In an example cited by (1989), three grievance issues faced by public sectors are discrimination, rules violation and general complaints. In the first instance, eleven agencies processed complaints based on discrimination or equal employment opportunity allegations. Discrimination was spelled out as based upon race, sex, religion, colour, national origin, ancestry, age, veteran status, or handicapped. Where these complaints were excluded from the grievance procedure, other appeal systems existed to adjust these problems, e.g., state or federal agencies, Equal Employment Officers, or HR professionals. The grievance policy of a county stated, "It is important to recognize those actions that do not fall under the grievance procedure. These are actions for which there already exists another appeal procedure. Civil Rights complaints should be submitted to the HR Director or the EEO Specialist. The complaint most commonly classified as a grievable issue is rules violation. The following definition of a grievance by a county illustrates the broad scope of grievable subjects. ‘A “grievance” is a complaint by an employee concerning the interpretation of application of policies and procedures governing personnel practices, departmental work rules, unsafe or unhealthy working conditions, or other policies or procedures of a working nature’ (as cited in 1989: 344). In the last issue, which is general complaints, fifteen agencies solicited employee complaints of a general or unclassified nature. Unclassified complaints were described by two agencies as ‘situations where the employee feels just cause for protest’, or ‘circumstances though to be unjust’. These definitions clearly represent the broadest interpretation of a grievance. The intent is the solicitation of any employee concern regardless of substance. Organizations using this approach want to convey a full and open attitude toward resolving employee concerns. This philosophy could be labelled the ‘humanistic’ approach to grievance resolution ( 1989).
Discipline, on the other hand, has been first specifically defined by (as cited in Day 1993) and they stated it has three distinct meanings: (1) punishment for a violation of a work rule or direct order; (2) training that moulds and strengthens the employee's behaviour; and (3) control gained by enforced obedience. From these three definitions, one can see that discipline not only has a corrective component but also an educational one. Often viewed synonymously with punishment, discipline is contrasted to punishment by these authors. Punishment is defined as an ‘undesirable event that follows an instance of unacceptable behaviour and is intended to decrease the frequency of that behaviour’ ( 1993: 21). According to the (1992: 192), discipline is defined as an ‘oral admonishment confirmed in writing, a written reprimand, or a suspension of 14 calendar days or less’. Adverse action is defined as ‘a removal; a suspension for more than 14 calendar days; a reduction in grade; a reduction in pay; and a furlough of 30 calendar days or less of a full-time employee ( 1992: 192). Clearly this definition focuses more on the enforcement or punishment side of discipline.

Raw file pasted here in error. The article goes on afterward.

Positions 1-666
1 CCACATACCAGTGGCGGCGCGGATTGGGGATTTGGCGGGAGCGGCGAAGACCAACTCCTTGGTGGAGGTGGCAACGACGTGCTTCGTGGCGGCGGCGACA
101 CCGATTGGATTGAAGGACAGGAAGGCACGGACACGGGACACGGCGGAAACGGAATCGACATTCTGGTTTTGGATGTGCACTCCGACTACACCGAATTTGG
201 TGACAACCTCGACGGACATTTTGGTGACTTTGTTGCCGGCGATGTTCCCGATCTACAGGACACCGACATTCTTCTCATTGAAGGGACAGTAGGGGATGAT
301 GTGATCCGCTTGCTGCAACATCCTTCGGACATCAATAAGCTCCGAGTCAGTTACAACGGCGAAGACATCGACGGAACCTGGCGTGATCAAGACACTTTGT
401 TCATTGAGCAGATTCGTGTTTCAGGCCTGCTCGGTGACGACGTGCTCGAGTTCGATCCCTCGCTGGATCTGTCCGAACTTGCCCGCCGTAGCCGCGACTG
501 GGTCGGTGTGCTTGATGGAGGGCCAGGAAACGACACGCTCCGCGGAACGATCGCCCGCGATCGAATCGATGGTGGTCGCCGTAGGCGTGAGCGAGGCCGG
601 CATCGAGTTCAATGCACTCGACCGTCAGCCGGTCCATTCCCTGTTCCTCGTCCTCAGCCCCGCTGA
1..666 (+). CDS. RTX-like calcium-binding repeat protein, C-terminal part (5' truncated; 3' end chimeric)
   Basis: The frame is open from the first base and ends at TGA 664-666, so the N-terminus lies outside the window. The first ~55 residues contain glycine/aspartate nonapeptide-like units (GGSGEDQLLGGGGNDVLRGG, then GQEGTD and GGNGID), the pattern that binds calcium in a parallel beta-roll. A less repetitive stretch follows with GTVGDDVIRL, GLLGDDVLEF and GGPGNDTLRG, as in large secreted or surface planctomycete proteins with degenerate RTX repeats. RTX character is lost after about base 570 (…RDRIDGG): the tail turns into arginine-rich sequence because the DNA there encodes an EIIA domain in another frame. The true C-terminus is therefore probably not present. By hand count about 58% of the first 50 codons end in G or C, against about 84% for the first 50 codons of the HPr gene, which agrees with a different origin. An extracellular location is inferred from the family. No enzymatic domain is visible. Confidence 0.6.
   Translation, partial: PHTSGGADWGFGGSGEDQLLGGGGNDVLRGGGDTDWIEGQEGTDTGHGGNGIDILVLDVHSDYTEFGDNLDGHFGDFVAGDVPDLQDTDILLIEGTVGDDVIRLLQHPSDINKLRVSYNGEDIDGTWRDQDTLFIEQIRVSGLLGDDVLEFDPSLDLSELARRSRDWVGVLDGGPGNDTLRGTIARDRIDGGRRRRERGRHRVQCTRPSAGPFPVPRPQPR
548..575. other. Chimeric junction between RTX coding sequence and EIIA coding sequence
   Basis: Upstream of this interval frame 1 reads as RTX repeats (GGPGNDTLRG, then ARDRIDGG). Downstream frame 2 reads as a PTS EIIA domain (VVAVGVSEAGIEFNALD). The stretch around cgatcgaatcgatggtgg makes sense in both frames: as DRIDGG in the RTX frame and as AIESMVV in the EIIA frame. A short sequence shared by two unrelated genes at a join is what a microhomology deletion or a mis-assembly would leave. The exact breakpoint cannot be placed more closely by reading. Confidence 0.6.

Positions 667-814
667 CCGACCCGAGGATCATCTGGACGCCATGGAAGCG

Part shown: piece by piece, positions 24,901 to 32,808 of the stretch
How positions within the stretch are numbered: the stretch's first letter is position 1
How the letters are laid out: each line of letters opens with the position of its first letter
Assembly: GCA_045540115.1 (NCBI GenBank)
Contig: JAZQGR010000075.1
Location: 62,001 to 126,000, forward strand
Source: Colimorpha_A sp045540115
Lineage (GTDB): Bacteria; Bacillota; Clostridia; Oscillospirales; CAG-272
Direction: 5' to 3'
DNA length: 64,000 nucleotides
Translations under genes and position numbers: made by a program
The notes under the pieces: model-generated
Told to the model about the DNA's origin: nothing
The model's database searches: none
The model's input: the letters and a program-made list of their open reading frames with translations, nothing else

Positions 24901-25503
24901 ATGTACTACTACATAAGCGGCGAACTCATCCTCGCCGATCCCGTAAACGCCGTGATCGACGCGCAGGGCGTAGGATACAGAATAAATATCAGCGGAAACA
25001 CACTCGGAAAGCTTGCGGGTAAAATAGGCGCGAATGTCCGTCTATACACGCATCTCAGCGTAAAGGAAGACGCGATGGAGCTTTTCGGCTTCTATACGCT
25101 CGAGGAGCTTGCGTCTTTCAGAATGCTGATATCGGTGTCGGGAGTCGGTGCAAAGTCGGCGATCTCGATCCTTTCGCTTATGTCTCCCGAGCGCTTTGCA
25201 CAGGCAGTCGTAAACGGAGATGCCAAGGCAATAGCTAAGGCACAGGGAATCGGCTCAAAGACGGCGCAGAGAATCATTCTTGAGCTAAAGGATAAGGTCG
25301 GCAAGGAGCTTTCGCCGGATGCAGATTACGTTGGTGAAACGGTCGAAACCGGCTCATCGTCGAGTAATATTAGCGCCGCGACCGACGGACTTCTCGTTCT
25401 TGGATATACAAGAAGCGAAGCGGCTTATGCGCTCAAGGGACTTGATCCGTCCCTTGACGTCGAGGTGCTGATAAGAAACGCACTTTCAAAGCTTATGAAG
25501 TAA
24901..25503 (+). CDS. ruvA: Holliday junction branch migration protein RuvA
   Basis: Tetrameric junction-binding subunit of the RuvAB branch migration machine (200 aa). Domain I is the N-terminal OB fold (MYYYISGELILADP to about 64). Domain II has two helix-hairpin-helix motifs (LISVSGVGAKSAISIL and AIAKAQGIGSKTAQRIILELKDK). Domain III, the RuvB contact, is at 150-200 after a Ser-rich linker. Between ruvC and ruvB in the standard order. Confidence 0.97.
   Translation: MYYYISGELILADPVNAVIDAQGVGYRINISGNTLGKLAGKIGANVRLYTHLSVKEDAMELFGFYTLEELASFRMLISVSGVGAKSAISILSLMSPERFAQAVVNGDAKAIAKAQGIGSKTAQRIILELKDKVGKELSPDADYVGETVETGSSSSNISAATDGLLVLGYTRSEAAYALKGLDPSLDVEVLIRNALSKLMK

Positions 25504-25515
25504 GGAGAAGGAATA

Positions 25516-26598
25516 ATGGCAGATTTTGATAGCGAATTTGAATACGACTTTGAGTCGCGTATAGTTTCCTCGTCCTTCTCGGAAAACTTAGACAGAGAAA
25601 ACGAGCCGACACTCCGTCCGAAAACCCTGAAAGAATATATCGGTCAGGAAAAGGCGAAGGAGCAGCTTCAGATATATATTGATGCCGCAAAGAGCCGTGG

Training is the corner stone of sound management. For it makes employees more effective and productive. It is actively and intimately connected with all the personnel and managerial activities.
Training is a practical and vital necessity because, apart from the other advantages, it enables employees to develop and rise within the organization and increase their “market value”, earning power and job security. It enables management to resolve sources of fiction arising from parochialism, to bring home to the employees the fact that the management is not divisible. It moulds the employees’ attitude and helps them to achieve better cooperation with the company and a greater loyalty to it. The management is benefited in the sense that higher standards of quality are achieves, a satisfactory organizational structure is built up, authority can be delegated, and stimulus for progress applied to employees.
Last edited by netrashetty; January 27th, 2011 at 11:41 AM..